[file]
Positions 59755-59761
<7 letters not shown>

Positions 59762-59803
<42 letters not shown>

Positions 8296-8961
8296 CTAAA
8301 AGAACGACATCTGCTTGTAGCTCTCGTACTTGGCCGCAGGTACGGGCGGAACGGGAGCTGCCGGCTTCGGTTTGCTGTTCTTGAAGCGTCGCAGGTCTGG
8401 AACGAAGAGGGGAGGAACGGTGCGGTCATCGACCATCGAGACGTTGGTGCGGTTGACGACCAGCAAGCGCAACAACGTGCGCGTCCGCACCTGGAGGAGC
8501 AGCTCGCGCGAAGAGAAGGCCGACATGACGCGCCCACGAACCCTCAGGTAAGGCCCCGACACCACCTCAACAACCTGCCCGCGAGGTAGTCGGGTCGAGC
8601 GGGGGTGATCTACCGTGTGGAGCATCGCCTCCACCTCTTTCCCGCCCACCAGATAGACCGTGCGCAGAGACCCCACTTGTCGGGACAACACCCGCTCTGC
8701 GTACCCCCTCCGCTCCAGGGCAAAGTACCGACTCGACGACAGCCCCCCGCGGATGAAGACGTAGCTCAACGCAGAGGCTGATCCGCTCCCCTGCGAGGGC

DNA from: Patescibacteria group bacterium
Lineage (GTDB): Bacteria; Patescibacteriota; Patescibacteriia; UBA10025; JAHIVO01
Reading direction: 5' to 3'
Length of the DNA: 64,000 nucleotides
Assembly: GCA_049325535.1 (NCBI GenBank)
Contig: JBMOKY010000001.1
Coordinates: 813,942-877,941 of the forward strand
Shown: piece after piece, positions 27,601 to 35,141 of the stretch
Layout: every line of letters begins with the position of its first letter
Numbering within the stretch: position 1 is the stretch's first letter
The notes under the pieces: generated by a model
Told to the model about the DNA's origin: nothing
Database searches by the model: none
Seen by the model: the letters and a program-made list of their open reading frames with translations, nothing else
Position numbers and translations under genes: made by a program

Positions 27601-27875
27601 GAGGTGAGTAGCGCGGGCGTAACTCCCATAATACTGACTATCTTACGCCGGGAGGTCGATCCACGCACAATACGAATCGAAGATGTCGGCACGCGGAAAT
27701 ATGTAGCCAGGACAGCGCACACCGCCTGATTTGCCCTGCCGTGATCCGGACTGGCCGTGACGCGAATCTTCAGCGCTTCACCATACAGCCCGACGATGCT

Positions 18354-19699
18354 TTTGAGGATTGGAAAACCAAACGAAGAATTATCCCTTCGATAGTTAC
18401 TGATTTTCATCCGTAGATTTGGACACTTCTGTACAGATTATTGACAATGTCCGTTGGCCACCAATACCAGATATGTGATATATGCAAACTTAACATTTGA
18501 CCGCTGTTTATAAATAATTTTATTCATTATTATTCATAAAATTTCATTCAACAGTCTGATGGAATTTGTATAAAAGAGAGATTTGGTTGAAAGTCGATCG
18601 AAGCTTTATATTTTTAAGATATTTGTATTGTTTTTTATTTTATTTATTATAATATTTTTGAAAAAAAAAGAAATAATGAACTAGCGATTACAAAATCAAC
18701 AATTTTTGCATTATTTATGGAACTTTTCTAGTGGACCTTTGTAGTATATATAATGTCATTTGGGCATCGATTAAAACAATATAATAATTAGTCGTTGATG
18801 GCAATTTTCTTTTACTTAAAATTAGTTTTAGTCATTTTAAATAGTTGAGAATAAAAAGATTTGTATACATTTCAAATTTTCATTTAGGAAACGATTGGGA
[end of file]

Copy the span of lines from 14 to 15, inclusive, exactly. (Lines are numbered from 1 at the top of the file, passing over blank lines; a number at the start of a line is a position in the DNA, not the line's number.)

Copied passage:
Reading direction: 5' to 3'
Length of the DNA: 64,000 nucleotides